It looks to be a wide open competition this spring. At first glance one might think Stanley will be the starter. However, it is hard to believe that Nutt would have brought in Stoudt had he felt good about Stanley being the starter. Stoudt looks like he will make a push and have an opportunity. Like I stated above, the staff would not bring in a guy with only two years of eligibility if they did not think he would contribute. If Stoudt or Stanley does win the starting job, look for Mackey to contribute significantly as a “wild rebel” formation QB. With that said, right now I would give the edge to Mackey to be the starter against BYU. He is the kind of dual-threat option that Nutt loves. He brings much needed playmaking ability to the Rebels backfield that the other two quarterbacks do not possess. It should be an interesting competition to watch during spring practice, but ultimately I believe Mackey will prevail.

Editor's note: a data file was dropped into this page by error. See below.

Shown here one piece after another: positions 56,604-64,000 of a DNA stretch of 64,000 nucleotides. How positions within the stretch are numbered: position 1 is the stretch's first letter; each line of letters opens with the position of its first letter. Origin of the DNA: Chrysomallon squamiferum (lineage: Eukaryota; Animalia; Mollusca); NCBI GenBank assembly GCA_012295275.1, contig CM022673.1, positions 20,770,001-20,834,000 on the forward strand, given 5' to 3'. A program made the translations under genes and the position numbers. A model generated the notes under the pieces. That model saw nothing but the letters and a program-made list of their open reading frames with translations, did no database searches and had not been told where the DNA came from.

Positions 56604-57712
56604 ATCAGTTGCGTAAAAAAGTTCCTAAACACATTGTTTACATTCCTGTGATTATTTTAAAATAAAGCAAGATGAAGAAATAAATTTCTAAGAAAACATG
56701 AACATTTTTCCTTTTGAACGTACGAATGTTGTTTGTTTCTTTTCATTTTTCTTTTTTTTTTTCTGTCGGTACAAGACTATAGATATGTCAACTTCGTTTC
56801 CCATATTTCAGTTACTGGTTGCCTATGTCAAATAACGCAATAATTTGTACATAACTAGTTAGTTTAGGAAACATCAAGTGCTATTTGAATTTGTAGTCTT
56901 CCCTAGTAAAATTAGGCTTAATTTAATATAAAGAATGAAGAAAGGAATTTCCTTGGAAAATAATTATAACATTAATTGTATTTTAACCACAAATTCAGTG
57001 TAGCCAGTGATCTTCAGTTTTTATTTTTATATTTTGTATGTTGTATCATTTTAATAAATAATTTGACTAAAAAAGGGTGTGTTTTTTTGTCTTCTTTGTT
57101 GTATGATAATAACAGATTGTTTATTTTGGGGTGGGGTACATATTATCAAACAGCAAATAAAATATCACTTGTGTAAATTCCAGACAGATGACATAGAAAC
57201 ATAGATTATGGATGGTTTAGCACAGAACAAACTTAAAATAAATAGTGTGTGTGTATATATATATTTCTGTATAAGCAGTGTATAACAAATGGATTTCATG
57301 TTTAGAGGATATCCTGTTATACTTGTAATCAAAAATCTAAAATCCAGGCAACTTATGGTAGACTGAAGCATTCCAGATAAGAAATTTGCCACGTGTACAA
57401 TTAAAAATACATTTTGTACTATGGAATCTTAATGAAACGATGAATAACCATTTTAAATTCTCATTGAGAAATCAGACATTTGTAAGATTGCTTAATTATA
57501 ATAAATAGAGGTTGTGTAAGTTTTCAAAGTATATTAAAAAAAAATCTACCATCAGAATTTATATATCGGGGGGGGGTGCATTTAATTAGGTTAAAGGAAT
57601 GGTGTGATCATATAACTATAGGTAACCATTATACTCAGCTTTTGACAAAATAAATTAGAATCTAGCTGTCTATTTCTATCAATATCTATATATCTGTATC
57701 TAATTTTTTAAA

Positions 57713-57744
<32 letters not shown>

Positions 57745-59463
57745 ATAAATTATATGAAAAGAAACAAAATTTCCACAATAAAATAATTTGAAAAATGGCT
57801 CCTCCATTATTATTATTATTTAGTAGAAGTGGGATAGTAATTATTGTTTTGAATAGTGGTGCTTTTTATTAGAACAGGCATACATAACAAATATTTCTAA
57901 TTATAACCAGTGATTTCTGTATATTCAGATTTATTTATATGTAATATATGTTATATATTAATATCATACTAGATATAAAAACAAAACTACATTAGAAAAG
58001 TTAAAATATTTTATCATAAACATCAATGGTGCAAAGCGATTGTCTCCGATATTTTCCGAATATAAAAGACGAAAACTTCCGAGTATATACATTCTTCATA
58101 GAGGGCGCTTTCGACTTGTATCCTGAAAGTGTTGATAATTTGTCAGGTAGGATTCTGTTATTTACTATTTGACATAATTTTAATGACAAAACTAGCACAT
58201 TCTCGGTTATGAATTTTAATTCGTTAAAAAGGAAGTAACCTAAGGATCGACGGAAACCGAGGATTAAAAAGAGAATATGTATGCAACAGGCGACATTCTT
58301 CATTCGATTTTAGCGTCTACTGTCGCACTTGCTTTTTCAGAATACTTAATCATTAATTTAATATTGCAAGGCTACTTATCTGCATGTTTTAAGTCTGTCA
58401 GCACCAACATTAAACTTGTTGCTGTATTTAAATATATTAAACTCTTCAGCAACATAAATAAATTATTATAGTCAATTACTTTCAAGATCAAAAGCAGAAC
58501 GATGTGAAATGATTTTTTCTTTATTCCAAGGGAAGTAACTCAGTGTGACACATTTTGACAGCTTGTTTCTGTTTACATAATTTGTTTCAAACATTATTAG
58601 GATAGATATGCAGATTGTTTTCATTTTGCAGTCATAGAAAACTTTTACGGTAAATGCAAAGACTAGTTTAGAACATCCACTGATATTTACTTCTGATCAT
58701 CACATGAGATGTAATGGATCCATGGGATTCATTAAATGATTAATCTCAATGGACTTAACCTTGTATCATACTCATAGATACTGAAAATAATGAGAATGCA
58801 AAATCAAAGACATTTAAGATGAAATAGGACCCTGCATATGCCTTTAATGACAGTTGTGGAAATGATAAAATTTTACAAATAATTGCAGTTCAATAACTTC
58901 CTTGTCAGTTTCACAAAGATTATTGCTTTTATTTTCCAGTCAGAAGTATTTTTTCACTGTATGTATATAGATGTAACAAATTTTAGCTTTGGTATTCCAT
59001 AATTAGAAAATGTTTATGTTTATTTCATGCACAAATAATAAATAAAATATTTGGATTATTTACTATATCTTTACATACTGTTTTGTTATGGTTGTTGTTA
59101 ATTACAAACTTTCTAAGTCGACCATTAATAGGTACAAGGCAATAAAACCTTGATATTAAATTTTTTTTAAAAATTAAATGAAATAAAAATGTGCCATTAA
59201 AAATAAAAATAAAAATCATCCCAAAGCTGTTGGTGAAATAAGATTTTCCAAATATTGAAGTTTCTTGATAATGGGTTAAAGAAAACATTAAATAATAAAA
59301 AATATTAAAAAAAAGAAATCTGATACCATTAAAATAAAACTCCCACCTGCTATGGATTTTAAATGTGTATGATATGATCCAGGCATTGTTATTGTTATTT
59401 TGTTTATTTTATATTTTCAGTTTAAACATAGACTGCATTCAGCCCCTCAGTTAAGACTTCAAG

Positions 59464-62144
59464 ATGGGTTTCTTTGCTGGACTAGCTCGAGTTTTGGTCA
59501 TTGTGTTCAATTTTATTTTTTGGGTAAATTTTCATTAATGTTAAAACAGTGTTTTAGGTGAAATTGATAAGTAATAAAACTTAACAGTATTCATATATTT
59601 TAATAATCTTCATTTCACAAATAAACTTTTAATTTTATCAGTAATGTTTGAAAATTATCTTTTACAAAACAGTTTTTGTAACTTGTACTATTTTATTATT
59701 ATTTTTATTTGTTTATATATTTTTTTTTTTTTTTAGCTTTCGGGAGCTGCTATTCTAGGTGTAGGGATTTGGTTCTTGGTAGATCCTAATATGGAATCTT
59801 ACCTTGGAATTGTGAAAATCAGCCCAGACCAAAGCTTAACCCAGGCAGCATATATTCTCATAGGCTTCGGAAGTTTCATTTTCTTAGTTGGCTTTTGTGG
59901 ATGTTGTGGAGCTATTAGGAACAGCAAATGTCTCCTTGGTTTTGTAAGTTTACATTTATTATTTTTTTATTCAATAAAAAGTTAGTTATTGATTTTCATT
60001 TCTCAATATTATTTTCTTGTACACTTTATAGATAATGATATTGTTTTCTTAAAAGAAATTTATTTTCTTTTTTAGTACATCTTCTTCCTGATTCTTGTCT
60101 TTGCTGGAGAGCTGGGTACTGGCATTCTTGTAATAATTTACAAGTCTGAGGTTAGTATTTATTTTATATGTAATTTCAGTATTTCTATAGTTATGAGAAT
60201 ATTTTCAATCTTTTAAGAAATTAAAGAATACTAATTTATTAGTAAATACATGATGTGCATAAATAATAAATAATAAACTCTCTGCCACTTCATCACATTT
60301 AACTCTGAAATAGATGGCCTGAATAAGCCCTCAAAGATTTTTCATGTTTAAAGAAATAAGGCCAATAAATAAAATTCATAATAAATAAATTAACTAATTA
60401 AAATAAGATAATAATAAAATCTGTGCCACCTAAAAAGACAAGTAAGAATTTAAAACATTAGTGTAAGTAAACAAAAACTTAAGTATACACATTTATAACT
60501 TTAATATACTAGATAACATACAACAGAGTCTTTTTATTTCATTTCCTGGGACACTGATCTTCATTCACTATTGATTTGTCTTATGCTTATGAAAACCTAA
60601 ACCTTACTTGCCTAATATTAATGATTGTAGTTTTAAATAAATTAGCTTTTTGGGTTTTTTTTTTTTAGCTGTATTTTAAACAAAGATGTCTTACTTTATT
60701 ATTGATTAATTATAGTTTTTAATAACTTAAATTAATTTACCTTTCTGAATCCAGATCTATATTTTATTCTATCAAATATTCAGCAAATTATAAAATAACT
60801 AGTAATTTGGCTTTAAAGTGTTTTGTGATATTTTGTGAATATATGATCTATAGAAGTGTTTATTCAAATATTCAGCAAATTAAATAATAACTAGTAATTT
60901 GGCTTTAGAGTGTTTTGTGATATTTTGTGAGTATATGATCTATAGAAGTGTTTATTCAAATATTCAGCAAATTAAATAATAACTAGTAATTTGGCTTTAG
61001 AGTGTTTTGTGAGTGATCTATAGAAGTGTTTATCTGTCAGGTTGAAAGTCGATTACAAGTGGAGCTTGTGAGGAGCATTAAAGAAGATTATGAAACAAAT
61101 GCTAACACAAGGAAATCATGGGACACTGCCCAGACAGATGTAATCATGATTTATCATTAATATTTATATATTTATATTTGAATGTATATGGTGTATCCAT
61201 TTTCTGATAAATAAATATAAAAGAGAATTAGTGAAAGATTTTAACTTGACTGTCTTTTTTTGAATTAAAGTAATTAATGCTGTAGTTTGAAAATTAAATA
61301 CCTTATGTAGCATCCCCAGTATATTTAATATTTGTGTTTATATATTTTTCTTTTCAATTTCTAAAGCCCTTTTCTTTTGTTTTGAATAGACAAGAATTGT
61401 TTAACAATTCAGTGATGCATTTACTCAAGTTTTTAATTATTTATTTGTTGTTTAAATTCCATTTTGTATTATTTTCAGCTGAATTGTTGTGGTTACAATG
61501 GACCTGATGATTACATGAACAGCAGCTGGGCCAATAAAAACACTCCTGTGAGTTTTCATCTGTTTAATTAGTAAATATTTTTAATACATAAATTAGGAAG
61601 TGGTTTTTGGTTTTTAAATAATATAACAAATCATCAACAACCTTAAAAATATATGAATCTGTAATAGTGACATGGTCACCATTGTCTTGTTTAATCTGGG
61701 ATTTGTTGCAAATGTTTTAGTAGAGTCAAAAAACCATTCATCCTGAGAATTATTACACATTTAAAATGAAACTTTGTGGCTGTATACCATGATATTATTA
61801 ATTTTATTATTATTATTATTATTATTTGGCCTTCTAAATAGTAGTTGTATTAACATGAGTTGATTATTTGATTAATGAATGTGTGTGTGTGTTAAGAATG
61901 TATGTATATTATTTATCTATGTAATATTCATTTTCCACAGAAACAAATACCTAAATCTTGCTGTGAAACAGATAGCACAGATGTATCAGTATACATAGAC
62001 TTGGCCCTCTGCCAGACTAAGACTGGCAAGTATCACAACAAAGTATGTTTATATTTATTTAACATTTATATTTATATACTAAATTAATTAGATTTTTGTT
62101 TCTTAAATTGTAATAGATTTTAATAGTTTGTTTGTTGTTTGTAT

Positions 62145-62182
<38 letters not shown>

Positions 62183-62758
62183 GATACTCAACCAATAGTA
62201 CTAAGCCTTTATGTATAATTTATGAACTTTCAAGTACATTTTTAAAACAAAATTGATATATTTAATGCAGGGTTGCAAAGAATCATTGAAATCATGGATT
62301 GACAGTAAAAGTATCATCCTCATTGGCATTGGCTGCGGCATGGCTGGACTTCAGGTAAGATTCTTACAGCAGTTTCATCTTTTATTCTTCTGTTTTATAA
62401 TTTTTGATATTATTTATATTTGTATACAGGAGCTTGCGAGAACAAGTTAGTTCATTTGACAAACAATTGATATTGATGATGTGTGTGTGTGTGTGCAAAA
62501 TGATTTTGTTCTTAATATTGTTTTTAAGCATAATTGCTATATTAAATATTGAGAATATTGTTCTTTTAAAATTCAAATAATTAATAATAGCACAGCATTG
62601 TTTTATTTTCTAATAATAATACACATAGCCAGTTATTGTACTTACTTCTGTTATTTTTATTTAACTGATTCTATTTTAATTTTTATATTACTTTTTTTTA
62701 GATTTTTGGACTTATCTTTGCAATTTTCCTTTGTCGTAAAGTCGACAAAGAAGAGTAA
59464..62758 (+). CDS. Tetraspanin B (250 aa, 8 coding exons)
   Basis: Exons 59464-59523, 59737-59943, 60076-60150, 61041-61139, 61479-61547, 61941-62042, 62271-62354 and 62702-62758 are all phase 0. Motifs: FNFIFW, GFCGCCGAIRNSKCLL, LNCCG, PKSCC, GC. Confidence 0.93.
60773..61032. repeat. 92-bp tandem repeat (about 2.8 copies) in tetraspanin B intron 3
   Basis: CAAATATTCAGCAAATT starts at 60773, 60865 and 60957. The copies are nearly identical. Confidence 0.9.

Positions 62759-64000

2) Who will step up at defensive tackle?
Jerrell Powe, Lawon Scott, Ted Laurent and LaMark Armour are all gone. There is not a single defensive tackle left on the roster that was in the two deep last season. Coach Nutt decided to go the JUCO route to find immediate help. The Rebels signed Uriah Grant and Gilbert Pena out of Junior College, and both look to make an immediate impact whether they are ready or not.
Senior Justin Smith will be counted on to contribute more heavily than he has in the past. The Rebels also have some promising young tackles in Carlton Martin and Bryon Bennett, but defensive coordinator Tyrone Nix needs them to grow up fast. Unless Ole Miss’ most controversial recruit, the Rebel Black Bear, can line up at tackle next year, the Rebels might be in trouble up front.
3) Can the Rebels improve their pass defense?